Do you hire contractors to help out around your business or to fulfil important roles? Do you know what you’re doing when it comes to avoiding any legal issues or protecting your business from legal risks?

Whether you are just starting your business, or you have been in business for years, having an Independent Contractor Agreement in place is a must. An Independent Contractor Agreement outlines the terms and conditions of the working relationship between you and your contractor. It’s important to have a written agreement in place before work begins so that both parties are clear on the expectations and responsibilities.

As a business owner, it is important to protect yourself by having an Independent Contractor Agreement in place as it will help to minimise the risk of any legal issues down the road.

Thus, having an Independent Contractor Agreement in place is a key part of running a successful business.

This blog post will discuss some of the key points to consider when drafting an independent contractor agreement.

What is an Independent Contractor?

Independent contractors are individuals who provide services to businesses under the terms and conditions specified in an Independent Contractor Agreement. These working arrangements are usually flexible, and fees are often negotiable. Independent contractors are typically self-employed and work on a freelance basis. Find out more about the difference between contractors and employees here.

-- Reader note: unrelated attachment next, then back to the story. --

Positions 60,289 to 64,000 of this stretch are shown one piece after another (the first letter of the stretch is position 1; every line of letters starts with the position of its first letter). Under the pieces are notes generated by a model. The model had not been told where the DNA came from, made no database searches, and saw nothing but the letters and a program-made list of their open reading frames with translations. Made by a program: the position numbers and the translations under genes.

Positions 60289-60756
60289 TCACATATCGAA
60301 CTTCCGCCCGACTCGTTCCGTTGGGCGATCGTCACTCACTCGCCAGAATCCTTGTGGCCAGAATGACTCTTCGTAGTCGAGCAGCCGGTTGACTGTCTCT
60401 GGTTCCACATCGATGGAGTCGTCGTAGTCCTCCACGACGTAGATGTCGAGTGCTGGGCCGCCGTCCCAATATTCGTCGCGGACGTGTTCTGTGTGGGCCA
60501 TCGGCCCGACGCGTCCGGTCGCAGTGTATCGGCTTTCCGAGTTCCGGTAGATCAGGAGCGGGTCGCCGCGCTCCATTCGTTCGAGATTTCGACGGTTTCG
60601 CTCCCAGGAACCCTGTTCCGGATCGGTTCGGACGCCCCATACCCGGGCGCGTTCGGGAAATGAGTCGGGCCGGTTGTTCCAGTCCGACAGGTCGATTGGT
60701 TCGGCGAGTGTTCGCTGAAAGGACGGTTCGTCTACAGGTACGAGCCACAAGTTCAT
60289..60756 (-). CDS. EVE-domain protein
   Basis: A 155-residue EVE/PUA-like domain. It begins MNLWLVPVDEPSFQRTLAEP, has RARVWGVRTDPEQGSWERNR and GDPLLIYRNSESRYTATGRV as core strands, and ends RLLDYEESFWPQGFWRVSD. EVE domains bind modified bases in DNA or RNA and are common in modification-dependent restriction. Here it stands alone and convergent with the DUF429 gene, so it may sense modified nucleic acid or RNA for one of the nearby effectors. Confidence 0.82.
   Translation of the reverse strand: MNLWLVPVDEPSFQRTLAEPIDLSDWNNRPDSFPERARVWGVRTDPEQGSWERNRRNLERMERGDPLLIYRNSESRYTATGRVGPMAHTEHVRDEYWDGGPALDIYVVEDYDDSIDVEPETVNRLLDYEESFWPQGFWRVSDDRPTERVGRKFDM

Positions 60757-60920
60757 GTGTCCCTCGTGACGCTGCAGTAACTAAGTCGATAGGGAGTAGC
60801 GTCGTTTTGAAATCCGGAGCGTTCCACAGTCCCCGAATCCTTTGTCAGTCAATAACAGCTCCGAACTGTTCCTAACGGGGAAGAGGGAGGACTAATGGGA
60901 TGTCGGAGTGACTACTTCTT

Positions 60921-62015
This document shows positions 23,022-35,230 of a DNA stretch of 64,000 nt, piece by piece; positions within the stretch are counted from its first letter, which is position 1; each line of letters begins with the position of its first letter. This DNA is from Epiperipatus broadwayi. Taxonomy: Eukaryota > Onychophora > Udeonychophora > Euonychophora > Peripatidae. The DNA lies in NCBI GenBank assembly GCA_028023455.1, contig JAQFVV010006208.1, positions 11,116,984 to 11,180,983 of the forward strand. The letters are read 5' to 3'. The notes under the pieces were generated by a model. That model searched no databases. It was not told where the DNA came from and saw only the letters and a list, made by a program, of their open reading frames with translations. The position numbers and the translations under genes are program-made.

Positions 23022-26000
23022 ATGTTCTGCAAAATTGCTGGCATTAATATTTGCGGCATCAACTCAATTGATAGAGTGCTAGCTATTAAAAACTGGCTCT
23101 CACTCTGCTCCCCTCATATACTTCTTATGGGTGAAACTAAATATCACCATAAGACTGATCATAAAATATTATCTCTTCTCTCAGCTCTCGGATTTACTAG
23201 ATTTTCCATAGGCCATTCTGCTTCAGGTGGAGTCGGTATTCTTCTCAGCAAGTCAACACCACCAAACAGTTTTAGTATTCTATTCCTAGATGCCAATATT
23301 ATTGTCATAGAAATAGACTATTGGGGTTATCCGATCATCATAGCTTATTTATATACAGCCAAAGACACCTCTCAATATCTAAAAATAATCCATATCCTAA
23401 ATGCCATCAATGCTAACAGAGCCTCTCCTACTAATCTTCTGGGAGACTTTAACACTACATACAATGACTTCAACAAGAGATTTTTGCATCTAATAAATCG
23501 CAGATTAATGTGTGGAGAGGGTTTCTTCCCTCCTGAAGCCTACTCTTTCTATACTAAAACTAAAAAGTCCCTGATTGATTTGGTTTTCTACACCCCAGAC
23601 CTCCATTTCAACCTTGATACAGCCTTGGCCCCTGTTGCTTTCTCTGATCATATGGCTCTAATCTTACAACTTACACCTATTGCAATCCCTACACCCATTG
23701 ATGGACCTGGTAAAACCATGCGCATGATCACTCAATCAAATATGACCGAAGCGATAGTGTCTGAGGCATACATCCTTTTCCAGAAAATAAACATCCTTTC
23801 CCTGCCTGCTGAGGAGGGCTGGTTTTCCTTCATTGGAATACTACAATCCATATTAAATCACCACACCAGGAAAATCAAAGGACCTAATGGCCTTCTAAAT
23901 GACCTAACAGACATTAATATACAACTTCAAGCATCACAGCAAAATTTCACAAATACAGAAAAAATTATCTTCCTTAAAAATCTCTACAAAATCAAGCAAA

Some benefits of employing an independent contractor include:

  • You are not responsible for their taxes and expenses
  • They are not entitled to benefits such as sick leave or vacation pay
  • Engaging an independent contractor can help you save on costs and avoid the hassle of dealing with employee-related issues.

The components of an Independent Contractor Agreement

An independent contractor agreement should set out key clauses such as payment, services to be provided, intellectual property rights, indemnity, confidentiality, insurance, exclusivity, subcontracting agreements (if any), and a restraint of trade clause. The contract should also make clear who is responsible for faulty or incomplete work and who is liable for any loss or damage arising from such work. The agreement should also set out the complete terms and dispute resolution procedure.

Here are some of the important components that should be included in your contractor’s agreement: